Title Case

As translators, we are faced with many decisions, not the least of which are the stylistic conventions to follow for each project.

There’s tone, tense, word choice, capitalization and punctuation to consider. In English and Spanish alike, there are several sets of rules available. But which do you follow?

Titles

Take capitalization of titles, for instance. American English has down style and up style for headlines. So you pick one. Easy, right?

But wait, the Chicago Manual of Style and the Modern Language Association (MLA) uses up style, capitalizing all words except for articles, coordinating conjunctions, and prepositions… unless they are the first or last word of the title.

The Associated Press (AP) follows almost the same rules, except that it also capitalizes prepositions and conjunctions over four letters

And then there’s also the British standard to consider. Most publication prefer down style capitalization, reflecting sentence capitalization.

Translate

So, when taking a text from one language to the next, how do you decide?

In my experience, the best place to start is with the source text. Analyze the structure. Coupled with the content, you get a better idea of who will be reading your translated version.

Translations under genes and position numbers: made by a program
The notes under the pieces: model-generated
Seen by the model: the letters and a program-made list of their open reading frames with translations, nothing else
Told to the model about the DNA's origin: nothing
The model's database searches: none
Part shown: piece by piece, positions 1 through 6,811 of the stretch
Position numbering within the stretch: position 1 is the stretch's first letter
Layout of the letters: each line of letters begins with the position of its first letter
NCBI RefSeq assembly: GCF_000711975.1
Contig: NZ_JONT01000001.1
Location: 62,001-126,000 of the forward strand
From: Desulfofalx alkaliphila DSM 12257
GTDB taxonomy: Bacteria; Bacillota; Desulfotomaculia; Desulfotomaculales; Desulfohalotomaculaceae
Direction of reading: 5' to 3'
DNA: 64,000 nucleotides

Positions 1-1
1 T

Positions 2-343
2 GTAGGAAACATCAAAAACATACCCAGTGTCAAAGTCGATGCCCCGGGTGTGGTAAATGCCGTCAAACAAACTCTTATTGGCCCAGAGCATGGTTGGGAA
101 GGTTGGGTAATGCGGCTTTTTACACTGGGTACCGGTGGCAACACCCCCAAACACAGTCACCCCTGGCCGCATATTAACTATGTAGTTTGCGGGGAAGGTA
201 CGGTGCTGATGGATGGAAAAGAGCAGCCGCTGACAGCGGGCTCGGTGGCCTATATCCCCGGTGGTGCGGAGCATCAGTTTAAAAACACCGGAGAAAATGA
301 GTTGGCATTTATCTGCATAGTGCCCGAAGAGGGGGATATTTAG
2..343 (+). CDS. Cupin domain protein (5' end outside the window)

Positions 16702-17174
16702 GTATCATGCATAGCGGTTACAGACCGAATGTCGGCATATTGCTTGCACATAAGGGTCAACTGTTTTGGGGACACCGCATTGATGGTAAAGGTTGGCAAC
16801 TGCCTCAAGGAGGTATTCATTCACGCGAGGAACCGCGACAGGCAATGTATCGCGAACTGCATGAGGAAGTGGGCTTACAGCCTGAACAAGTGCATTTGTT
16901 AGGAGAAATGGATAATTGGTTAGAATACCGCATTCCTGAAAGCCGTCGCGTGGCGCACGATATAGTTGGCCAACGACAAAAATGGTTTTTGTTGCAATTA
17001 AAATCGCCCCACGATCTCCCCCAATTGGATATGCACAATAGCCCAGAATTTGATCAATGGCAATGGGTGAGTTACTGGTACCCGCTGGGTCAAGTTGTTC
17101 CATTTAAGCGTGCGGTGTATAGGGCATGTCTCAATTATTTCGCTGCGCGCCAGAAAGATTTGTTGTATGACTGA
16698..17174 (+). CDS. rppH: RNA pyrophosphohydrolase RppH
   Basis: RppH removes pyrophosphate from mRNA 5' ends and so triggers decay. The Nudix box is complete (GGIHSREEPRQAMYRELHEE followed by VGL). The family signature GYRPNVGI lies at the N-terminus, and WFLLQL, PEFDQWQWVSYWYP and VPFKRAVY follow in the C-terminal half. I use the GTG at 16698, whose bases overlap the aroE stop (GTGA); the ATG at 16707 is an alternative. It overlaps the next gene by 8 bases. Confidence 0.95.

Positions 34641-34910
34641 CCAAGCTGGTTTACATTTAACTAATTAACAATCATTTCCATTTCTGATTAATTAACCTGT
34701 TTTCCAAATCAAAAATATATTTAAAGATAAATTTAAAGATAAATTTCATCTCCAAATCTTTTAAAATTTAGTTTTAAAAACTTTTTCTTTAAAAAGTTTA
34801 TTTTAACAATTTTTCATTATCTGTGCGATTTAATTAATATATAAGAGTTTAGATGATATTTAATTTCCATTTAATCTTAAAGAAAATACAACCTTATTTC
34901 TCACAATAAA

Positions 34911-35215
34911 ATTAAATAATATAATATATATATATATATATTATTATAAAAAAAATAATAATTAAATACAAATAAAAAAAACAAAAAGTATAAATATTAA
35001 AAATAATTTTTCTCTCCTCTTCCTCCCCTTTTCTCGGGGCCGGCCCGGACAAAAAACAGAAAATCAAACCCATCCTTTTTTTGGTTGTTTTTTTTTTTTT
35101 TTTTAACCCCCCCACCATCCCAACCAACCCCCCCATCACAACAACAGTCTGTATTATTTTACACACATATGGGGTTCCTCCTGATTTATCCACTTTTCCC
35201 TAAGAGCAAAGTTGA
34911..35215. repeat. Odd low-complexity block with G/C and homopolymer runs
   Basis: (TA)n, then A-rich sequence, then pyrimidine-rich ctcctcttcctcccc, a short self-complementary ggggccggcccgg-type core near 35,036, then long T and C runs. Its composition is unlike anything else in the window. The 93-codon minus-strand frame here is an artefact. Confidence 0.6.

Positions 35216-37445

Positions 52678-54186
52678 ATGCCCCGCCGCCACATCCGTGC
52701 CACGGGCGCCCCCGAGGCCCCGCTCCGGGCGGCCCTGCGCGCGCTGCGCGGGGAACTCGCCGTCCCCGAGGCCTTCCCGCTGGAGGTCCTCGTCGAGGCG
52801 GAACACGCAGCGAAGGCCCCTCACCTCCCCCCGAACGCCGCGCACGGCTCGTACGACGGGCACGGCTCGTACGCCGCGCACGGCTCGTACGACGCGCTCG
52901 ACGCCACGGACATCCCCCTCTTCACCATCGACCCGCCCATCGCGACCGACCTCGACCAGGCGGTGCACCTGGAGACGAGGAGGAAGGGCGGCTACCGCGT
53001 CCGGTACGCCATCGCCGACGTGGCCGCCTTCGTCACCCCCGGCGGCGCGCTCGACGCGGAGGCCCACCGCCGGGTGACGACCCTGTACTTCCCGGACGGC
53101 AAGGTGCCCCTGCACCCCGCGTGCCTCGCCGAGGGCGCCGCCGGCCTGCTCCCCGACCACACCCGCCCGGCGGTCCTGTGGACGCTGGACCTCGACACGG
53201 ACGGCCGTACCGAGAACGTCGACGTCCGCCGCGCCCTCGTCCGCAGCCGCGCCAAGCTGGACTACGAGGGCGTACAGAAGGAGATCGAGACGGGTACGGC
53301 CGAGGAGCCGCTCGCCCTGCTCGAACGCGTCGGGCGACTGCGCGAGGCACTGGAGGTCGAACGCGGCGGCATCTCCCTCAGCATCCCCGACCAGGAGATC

If the piece uses AP style, I look to journalistic styles in the target language. For Mexico, for example, El Manual de estilos del País is useful.

If I’m looking at a human resources manual or business report that uses MLA style, then I might turn to the Español al día section of the Real Academia España.

Going back to capitalization of titles, you’ll find that in Spanish there is no up style. And yet there are many documents–especially online–that reflect the up style found in American English.

So when translating from English to Spanish, what do you do? Do you preserve the correct Spanish down style and explain the stylistic convention or comply with a client’s explicit instructions to reflect the American English up style?

What would you do?

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